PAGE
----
God Glorifies Us through Suffering

This morning I was reading 1 Peter 1 and ran across the following statements:

You are being protected by God’s power through faith for a salvation that is ready to be revealed in the last time. You rejoice in this, though now for a short time you have had to struggle in various trials so that the genuineness of your faith — more valuable than gold, which perishes though refined by fire — may result in praise, glory, and honor at the revelation of Jesus Christ. 

1 Peter 1:5-7

What stuck out to me in particular is what Peter says here about the purpose, or the “so that,” of Christian trials. Scripture here seems to say that we have to face trials in order that our genuine faith, withstanding all such testing, will actually result in our praise when Christ returns. We suffer so that we can shine.

I realize that this may sound a bit off at first, but there are other Biblical examples of this kind of rationale for suffering, at least for some of it. Take Job, for instance. In Job, we ultimately see God allowing Satan to inflict great suffering to Job’s vindication. By the end of it, Job has refused to curse God and die, as his wife suggested. He may have gotten harsh with God and threw around some blame, but he never gave up or repudiated his trust. When all of the rest is concluded, God commends Job and rewards him for his faithfulness over and against any of Job’s friends. God’s point to Satan from the beginning was that Job’s faith was real, and could stand up to trial, and this claim was vindicated to Job’s glory.

The theme like this of God glorifying His suffering people in fact permeates all of Scripture. He did this to Joseph, to Moses and the Israelites, to David, to Daniel, to many others, and ultimately to Jesus Christ (who, we must recall, is every bit as human as you or I). When God’s people patiently wait and suffer what they must, trusting Him through the whole of it, He uses the occasion to reward them and bring praise and honor to the virtues which He has given them.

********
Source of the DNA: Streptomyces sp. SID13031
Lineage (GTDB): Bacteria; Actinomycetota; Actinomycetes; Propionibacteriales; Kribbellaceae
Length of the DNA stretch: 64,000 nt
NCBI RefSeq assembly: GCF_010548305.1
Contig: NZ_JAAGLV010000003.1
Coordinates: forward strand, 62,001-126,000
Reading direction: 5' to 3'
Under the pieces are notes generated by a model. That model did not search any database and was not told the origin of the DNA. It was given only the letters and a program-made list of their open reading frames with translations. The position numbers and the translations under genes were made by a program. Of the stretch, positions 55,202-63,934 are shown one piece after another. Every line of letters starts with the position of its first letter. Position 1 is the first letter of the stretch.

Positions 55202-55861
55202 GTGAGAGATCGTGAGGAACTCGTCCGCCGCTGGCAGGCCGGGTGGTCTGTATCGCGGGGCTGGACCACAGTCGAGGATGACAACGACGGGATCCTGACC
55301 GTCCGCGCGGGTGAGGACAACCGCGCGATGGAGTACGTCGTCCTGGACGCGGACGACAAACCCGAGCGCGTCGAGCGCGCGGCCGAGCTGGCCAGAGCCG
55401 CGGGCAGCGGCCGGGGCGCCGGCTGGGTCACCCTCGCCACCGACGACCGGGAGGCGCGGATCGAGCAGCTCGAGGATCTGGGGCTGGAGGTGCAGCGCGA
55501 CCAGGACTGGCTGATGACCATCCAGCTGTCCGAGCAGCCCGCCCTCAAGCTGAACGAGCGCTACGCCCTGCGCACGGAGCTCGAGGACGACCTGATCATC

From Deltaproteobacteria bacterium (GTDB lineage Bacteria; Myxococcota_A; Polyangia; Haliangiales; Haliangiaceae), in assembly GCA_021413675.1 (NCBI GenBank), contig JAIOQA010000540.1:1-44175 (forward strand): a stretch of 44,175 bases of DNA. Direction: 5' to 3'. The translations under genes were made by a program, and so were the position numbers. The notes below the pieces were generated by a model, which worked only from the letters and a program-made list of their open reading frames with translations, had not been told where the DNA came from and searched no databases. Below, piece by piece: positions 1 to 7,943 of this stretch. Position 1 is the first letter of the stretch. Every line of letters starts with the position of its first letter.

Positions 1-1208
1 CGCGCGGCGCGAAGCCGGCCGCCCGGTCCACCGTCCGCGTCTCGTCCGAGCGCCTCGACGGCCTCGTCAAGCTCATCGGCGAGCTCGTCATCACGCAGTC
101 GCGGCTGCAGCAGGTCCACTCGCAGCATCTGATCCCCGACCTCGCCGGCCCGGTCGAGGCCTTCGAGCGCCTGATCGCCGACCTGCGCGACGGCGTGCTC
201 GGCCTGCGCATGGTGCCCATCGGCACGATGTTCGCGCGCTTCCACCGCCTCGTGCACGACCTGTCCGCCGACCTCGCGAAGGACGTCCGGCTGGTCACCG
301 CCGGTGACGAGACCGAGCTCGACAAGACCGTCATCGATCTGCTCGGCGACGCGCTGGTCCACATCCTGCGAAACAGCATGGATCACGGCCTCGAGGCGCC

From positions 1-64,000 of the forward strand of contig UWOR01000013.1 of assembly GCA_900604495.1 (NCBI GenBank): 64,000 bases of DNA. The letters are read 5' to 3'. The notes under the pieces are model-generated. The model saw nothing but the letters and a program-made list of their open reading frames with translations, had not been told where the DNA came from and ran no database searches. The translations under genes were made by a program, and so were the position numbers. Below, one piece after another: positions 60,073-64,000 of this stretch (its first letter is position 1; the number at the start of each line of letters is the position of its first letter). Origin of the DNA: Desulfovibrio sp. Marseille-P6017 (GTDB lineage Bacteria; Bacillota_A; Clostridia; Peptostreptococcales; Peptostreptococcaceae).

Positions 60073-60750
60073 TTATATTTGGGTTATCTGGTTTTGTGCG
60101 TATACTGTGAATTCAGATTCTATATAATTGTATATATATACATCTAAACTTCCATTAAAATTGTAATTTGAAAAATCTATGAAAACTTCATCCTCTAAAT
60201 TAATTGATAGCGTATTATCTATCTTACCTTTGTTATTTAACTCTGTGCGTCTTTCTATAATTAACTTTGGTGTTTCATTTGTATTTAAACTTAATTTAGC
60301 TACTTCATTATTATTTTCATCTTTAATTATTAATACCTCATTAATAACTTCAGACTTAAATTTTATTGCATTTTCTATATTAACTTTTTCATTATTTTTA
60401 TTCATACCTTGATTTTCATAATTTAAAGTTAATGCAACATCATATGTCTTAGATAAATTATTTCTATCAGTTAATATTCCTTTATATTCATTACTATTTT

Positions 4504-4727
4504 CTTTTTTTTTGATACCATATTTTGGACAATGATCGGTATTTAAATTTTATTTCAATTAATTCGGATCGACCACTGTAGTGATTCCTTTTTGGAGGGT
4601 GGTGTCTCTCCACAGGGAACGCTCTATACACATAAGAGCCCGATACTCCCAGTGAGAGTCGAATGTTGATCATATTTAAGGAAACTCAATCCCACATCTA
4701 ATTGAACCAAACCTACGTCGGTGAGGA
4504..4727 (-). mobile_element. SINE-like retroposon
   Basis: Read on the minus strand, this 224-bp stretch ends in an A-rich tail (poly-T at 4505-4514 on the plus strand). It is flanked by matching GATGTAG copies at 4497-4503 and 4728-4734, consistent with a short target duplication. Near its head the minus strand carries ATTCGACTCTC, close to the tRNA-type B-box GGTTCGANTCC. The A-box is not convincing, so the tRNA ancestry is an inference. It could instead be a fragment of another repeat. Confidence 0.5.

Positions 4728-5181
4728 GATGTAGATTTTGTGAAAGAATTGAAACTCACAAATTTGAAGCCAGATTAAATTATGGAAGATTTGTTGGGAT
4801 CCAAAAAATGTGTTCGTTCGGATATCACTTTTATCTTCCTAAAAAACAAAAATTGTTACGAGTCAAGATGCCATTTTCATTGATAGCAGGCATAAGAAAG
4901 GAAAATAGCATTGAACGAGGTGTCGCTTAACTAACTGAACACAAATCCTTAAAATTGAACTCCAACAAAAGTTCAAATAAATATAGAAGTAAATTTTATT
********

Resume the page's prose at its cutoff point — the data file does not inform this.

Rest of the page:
To some extent, we recognize such a possibility even in a non-theological way. This is the way that the best stories work, isn’t it? The greatest heroes, the ones who we love and praise and celebrate the most, are not the ones who stayed in their Hobbit holes and enjoyed a simple life with a peaceful death. Instead, the heroes who receive the most glory are those who make it through many sufferings, who face the toughest obstacles and most heartbreaking setbacks. Frodo and Sam are renowned, but not the old Gaffer.

Of course, it is not obvious that real life has to work this way. After all, this glory is highly contingent on two things: the sufferings being known to all, and the would-be heroes actually making it all the way to success. In this life neither of those seem very certain. You may feel like asking, “Will anyone ever know what I have suffered? And will I even make it?” But this is where we have from God precious promises to our comfort. For He declares to us that all of our patience and faith in suffering (and all other good works) will be publically known on the last day:

Therefore don’t judge anything prematurely, before the Lord comes, who will both bring to light what is hidden in darkness and reveal the intentions of the hearts. And then praise will come to each one from God.

1 Corinthians 4:5 (cf. 1 Cor. 3:13, Lk. 12:2-3)

He also promises that He will carry us through to the very end, so that we know how our quest will conclude even in the midst of it:

Now the God of all grace, who called you to His eternal glory in Christ Jesus, will personally restore, establish, strengthen, and support you after you have suffered a little. The dominion belongs to Him forever. Amen. 

1 Peter 5:10-11

So on the basis of these guarantees from God Himself we know that glory awaits us on the other side of suffering.